Breathing current Bay Area air compares to smoking '8 cigarettes,' health expert says

SAN FRANCISCO (KGO) -- All of this smoke in the Bay Area is having an effect on our health so much so that one doctor says it's like smoking half a pack of cigarettes.

RELATED: Bay Area to breathe easier for few days before wildfire smoke returns this weekend

"There are probably about 200 different types of intoxicants in the air that we are breathing now and we don't know what they are. It can be parts of buildings, paint that is burned, certainly wood but also cars," said Dr. Mark Nicolls, Chief of the Pulmonary, Allergy and Critical Care Medicine Department at Stanford.

Dr. Nicolls is urging those in the critical bracket to stay indoors.

"People that have pre-existing conditions, like kids with asthma are more likely to get asthma exacerbation. Elderly folks can get strokes. There some systemic effects that we worry about," said Nicolls.

We are not yet at the peak of the fire season and Stanford Medicine is already researching the long term effects of the smoke from wildfires.

VIDEO: Bay Area shrouded in smoke as Northern California wildfires rage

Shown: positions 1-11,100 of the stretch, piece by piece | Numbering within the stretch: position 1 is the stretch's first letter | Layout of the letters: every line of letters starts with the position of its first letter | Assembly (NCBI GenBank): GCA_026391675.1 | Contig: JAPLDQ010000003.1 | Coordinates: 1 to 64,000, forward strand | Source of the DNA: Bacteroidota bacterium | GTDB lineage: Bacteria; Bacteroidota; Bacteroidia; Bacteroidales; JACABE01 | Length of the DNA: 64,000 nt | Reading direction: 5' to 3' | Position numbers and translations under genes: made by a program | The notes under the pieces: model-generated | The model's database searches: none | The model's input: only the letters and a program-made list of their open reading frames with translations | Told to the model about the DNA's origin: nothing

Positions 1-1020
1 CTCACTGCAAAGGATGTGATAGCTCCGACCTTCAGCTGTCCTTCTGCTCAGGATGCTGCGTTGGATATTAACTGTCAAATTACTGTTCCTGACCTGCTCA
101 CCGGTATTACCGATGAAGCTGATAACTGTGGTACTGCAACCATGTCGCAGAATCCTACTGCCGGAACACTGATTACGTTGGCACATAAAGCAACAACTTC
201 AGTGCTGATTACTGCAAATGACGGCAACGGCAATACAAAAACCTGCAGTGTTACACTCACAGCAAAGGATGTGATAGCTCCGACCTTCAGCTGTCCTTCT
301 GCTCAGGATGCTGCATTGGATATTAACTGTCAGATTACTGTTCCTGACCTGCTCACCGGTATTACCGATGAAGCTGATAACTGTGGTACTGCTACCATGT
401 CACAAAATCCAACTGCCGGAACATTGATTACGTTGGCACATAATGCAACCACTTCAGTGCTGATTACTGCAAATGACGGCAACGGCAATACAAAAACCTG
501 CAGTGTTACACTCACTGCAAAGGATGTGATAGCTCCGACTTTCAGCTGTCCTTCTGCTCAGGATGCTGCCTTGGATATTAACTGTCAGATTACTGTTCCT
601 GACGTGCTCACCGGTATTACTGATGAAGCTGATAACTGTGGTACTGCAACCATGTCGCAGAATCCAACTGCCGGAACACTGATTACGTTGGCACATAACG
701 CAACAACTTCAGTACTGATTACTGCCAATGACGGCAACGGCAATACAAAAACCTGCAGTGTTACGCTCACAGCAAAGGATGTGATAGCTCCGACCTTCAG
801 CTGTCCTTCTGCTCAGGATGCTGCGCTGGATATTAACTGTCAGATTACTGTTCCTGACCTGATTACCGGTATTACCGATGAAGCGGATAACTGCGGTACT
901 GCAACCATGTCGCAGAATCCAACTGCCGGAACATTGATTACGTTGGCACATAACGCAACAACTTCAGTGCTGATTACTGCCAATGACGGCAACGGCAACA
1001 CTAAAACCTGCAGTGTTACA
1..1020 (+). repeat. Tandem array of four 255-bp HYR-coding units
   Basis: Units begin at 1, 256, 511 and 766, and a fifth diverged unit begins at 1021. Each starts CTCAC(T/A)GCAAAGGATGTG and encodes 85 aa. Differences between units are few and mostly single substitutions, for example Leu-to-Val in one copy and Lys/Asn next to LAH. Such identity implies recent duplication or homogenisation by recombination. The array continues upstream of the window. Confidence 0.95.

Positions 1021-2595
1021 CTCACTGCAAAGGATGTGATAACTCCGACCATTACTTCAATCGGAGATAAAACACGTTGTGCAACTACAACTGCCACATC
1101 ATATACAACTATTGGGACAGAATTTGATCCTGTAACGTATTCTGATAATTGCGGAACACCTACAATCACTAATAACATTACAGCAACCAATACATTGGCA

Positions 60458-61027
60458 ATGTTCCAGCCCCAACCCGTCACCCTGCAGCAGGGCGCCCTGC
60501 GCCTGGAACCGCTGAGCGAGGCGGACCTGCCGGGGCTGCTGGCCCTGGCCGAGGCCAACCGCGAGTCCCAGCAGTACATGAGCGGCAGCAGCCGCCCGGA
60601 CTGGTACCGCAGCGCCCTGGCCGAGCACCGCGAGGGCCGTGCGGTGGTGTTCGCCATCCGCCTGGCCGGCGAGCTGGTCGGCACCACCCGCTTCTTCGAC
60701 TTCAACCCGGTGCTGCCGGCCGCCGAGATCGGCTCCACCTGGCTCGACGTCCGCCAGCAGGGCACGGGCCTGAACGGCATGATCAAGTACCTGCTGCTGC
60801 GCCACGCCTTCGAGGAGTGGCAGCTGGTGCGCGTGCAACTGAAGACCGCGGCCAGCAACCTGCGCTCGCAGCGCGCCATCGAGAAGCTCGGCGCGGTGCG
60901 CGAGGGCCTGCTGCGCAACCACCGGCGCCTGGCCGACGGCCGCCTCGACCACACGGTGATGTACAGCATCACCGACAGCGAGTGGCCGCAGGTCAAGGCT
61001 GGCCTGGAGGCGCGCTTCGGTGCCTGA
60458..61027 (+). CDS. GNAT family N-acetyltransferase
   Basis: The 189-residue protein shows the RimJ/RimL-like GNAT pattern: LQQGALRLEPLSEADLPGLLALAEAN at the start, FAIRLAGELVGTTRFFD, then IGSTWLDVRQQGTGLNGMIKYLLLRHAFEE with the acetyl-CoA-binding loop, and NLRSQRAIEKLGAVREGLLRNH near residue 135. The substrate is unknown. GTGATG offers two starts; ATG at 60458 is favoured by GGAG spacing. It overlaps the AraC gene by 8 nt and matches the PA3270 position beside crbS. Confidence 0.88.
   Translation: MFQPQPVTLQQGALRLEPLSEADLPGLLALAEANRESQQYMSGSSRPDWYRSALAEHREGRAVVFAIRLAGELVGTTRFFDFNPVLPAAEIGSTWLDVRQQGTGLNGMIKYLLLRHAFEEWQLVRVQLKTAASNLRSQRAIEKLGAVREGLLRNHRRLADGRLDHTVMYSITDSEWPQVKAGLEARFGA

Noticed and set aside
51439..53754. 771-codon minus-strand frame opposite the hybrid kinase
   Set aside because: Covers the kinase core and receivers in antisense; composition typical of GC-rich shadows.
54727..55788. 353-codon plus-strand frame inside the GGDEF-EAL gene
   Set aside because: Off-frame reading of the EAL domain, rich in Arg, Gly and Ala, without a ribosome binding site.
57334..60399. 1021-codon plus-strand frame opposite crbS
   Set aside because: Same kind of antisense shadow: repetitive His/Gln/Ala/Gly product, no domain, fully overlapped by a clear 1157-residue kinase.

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From Oakland to Point Reyes, smoke enveloped the Bay Area as fires scorched Northern California.



"Previous data has shown that smoke does have a deleterious effect on our lungs. Some long term exposure has shown a decrease in our lung function test by almost 3.5%. Short term exposure can lead to almost 1.1% decrease in our lung function," said Dr. Tina Sindher, an immunologist at Stanford Health Care.

Early findings pointing to polluted air creating changes in our immune system.

"Based on the air quality today that's like smoking 8 cigarettes if you're just outdoors without a mask just breathing normally," said Dr. Nicolls.

RELATED: Bay Area, California hit with some of the worst air quality in the world

"How long will it take for our lungs to heal from this?" ABC7's Luz Pena asked.

"I would like to think that most people will get better within a few days or weeks," Dr. Nicolls said.

Track air quality levels where you live with the interactive map below.

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